Putting in a Good Word

Description

At some point when you present the Good News, you should briefly tell the story of your own relationship with Christ.

Bible Reading: 1 Peter 2:9-12

You are a chosen people, that you may declare the praises of him who called you out of darkness into his wonderful light—1 Peter 2:9, NIV.

You know God expects you to pray that he would use you to tell your non-Christian friends about him. But what if God answers your prayer?

God won’t leave you dangling. When he opens up opportunities to share the Good News, here are some helpful tips:

  1. Seize the opportunity confidently. Don’t be afraid. God has prepared you and your friends for this moment. They need what you have to share.
  2. Be friendly but firm. Share what Christ has done in your life and explain what he can do in their lives. Tell it the way it is, but with care and respect.
  3. Talk their language. Don’t switch into Christian jargon. Put the gospel in language your friends understandwithout losing anything in the translation.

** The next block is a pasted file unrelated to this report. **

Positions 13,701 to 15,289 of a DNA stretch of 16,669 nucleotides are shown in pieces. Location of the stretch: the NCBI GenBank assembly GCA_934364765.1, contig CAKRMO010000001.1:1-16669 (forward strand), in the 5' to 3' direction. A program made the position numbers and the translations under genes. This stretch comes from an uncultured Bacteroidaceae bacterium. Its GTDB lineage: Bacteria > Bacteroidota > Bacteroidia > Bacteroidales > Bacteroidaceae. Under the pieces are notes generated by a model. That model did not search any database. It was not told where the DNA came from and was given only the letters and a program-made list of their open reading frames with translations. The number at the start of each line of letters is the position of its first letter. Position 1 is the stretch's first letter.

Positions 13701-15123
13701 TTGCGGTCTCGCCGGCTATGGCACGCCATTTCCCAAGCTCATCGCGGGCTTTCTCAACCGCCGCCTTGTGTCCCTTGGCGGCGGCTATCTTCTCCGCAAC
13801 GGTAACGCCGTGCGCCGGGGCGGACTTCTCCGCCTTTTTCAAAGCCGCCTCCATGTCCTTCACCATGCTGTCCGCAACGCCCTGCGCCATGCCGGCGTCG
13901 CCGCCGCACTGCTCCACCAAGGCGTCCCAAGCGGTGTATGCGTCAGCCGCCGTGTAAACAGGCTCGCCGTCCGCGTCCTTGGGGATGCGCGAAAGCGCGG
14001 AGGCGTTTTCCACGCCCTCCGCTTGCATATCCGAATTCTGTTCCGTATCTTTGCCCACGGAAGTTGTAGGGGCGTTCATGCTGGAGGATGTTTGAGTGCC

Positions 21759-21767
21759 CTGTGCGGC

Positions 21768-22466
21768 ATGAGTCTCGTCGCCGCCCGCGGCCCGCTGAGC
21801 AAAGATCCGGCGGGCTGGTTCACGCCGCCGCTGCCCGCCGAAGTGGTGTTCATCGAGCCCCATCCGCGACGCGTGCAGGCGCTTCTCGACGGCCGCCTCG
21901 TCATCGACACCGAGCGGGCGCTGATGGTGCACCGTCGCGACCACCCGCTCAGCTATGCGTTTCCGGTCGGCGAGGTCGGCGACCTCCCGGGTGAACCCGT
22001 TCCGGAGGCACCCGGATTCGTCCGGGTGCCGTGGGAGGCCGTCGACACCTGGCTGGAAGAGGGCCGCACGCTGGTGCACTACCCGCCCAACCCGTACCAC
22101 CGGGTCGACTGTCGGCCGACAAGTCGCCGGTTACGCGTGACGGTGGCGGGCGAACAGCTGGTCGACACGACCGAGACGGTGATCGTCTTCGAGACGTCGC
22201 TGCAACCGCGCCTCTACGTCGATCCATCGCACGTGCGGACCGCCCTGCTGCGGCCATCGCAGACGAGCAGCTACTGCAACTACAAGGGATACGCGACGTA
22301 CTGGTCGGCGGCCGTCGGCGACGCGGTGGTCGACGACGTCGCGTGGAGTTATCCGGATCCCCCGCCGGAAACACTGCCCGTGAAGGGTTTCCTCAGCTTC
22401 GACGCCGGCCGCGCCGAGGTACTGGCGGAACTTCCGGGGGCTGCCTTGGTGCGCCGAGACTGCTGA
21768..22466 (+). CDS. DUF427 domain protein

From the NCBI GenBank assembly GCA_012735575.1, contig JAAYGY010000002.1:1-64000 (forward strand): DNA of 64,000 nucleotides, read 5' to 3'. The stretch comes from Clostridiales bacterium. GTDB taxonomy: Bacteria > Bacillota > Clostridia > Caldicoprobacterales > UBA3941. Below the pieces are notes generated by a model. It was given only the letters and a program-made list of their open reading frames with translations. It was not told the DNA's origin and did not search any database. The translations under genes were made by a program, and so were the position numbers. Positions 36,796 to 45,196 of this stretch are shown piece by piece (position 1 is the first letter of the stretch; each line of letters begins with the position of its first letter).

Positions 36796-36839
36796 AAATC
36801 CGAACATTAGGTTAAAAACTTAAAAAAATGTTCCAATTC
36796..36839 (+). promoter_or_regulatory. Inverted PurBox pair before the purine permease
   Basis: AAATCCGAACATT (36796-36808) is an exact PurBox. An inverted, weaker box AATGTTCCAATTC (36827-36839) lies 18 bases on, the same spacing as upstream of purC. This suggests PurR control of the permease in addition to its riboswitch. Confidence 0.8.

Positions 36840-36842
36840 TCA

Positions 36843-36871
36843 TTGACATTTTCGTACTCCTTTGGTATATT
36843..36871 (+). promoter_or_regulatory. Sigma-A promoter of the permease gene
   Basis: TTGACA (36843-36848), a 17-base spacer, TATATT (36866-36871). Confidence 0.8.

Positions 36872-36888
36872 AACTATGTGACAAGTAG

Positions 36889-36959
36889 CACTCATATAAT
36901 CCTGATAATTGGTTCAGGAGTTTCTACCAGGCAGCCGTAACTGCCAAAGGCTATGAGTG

4. Use a simple step-by-step approach. How much of the gospel do your friends need to know before they can make a decision to trust Christ? Not very much, since the gospel is simple. One good way to present the basic gospel message and ask for a response is in the booklet “Would You Like to Know God Personally?” (Campus Crusade for Christ), which you can purchase at your local Christian bookstore.

At some point when you present the Good News, you should briefly tell the story of your own relationship with Christ. Think through your story ahead of time. An effective personal storyor “testimony”has three parts:

  1. What you were like before you trusted Christ. Briefly describe your life before you trusted Christ. What was the focus of your life?
  2. How you trusted Christ. Briefly tell what led you to trust Christ. When did you first understand the Good News? Why did you decide to trust Christ?
  3. What you have been like after trusting Christ. What difference has Christ made in your life? What does Christ mean to you now?

As you prepare your testimony, don’t juice up the facts or glorify a gory, sinful past to make your story more exciting. Scrap the Christian jargon. And make your focus your personal relationship with Christnot your church or youth group.

REFLECT: Write a first draft of your testimony. Share it with a Christian friend and have him or her suggest how you could make it clearer and more relevant.

PRAY: Ask God to guide you as you prepare a testimony for your friends.

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